Marketing has been a strategic area of focus since 2017, and efforts have centered on building the Excelsior College brand and the brand story. The College researched, developed, and launched a brand campaign with the tagline “Life Happens. Keep Learning.” Messaging has focused on the College’s generous credit acceptance and ability to evaluate and award credit for military and workplace training. The College’s redesigned website is constructed to target prospective students. A cost and time-to-degree-completion estimator shows them how starting with more credits can shorten the time to earning a degree and gives them an idea of what expenses will be. A robust content strategy and public relations efforts promote College activities and the achievements of students and alumni.
Related to building the brand is increasing inquiries and enrollments. In addition to traditional routes to admissions, Excelsior has partnerships with employers, associations, and other educational institutions to reach more students. Partnership students save on tuition and the overall cost of earning a degree, and this is one way the College meets its mission and increases the number of working adults with a college degree. New partnerships, such as with educational systems in Kentucky and Texas as well as with ReUp Education, which encourages people who have some college but no degree to re-enroll and provides them with coaching and mentorship, help adults earn the degrees they need for career advancement.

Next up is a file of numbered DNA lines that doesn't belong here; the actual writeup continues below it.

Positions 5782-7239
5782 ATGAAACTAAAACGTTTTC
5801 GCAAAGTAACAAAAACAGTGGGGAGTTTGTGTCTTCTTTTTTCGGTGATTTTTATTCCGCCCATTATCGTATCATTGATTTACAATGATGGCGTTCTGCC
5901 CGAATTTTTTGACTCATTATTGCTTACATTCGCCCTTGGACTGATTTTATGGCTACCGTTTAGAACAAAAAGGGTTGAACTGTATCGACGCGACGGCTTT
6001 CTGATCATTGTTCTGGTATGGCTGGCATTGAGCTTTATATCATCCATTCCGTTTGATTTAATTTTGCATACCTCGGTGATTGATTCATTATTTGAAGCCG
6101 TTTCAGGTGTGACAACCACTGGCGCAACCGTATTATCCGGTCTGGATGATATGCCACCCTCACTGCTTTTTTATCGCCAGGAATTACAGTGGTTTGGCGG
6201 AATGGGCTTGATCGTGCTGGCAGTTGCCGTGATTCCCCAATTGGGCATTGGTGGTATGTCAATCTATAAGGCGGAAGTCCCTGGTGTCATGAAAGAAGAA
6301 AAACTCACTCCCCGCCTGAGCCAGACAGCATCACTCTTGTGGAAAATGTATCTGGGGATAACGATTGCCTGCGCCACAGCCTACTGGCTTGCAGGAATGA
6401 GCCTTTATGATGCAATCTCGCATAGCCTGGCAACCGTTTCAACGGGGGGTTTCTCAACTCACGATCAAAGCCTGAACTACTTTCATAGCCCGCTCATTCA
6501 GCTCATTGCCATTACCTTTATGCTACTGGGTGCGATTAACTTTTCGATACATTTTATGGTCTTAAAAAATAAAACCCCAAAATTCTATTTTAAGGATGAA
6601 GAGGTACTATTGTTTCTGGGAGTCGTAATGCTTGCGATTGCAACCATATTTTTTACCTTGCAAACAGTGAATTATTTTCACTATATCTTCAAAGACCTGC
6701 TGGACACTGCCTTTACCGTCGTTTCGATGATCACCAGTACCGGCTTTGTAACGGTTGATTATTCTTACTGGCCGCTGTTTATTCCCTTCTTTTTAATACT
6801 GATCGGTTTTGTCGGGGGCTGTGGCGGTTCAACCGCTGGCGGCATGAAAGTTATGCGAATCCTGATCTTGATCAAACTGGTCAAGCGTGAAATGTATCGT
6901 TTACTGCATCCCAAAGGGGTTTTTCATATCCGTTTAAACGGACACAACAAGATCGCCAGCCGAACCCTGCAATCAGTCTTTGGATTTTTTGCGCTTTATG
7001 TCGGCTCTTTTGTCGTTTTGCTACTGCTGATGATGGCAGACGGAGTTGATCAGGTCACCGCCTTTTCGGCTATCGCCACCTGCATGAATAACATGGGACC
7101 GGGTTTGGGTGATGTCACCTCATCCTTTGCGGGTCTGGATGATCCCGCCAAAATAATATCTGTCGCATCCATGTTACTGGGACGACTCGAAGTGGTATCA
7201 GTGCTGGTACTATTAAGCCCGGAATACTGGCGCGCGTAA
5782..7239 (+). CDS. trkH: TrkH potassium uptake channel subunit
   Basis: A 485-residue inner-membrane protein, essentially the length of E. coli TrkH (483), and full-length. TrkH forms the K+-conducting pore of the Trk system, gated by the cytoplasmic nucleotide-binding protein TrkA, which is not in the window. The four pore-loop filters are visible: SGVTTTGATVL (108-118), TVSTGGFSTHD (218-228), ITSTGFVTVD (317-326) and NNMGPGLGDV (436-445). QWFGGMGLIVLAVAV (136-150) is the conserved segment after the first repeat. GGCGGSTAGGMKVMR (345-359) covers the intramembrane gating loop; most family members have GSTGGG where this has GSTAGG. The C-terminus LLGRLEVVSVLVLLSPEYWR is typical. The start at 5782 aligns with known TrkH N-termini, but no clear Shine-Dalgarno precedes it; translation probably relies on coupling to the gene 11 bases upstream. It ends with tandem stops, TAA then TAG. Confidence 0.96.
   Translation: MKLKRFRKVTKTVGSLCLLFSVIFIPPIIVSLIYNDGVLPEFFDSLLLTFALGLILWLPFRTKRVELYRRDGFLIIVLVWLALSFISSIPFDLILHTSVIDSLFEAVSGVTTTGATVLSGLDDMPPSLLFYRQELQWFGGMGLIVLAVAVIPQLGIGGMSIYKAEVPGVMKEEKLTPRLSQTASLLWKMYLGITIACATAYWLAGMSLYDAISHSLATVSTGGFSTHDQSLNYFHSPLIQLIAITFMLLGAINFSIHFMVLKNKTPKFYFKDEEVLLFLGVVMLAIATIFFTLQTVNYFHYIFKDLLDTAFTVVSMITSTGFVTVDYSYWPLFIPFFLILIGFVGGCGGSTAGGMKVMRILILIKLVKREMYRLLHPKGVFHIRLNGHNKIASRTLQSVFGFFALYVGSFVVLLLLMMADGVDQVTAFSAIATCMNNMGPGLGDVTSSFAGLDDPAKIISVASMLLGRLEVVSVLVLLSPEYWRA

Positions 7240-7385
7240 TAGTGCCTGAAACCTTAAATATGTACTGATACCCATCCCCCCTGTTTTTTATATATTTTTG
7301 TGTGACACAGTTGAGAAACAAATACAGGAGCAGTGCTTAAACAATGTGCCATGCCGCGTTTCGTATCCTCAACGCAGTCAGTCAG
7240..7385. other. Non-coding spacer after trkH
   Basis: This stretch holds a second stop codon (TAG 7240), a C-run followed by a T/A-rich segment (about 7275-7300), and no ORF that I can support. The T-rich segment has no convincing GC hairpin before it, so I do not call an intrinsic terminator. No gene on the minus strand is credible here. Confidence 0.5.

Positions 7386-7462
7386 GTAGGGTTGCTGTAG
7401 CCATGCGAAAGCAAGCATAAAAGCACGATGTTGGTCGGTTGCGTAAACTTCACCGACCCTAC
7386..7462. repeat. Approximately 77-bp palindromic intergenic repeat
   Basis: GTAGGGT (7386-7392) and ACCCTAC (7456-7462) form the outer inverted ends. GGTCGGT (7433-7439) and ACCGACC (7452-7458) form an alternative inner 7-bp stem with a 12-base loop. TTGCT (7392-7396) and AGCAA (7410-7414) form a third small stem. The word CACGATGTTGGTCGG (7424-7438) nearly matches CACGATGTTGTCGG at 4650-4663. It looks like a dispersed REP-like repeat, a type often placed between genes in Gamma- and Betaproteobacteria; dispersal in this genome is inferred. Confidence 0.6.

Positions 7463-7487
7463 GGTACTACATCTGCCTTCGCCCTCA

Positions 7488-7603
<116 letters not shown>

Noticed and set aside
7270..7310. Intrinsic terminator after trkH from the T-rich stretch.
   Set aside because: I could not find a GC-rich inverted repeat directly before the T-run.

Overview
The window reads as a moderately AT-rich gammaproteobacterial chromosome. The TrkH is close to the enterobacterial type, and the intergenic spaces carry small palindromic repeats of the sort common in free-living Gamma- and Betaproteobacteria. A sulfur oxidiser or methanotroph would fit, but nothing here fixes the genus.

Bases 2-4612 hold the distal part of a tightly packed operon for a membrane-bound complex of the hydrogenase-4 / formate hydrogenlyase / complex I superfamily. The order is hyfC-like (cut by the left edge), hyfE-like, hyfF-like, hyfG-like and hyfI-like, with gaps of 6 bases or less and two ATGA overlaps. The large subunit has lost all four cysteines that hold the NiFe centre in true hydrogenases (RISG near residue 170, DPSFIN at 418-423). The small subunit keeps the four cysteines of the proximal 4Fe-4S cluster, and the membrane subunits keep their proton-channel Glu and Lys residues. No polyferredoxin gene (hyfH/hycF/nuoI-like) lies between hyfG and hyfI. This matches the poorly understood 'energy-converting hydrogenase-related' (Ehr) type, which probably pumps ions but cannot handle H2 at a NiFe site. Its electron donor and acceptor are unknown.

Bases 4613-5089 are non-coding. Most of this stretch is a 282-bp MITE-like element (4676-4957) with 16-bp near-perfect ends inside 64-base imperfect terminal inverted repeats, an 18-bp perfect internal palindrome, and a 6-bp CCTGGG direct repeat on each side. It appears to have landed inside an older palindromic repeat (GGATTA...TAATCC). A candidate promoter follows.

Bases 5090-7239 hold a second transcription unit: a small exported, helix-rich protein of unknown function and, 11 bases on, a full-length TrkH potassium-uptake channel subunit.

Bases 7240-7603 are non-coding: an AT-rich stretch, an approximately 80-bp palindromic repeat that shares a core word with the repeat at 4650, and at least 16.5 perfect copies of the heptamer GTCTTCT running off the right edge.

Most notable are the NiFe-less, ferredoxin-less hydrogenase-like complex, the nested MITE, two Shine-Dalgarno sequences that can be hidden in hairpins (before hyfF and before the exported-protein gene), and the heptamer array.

Leading Through Change
Through disruption, challenges, and successes, Baldwin has been a motivating force for employees to believe in the mission of Excelsior College and continue to put students first. He meets challenges directly and with steadfast calm, a quality held in esteem by many employees. He prefers to work with others to learn about issues and then develop the most promising solutions. He insists on an interdisciplinary approach, and his tenure has challenged the College to improve collaboration among all areas of the institution, to break down silos, and to execute on decisions. “You can have great ideas, beautiful plans, and dreams. You can chase shiny objects forever, but if you don’t execute and implement, you have nothing,” he says.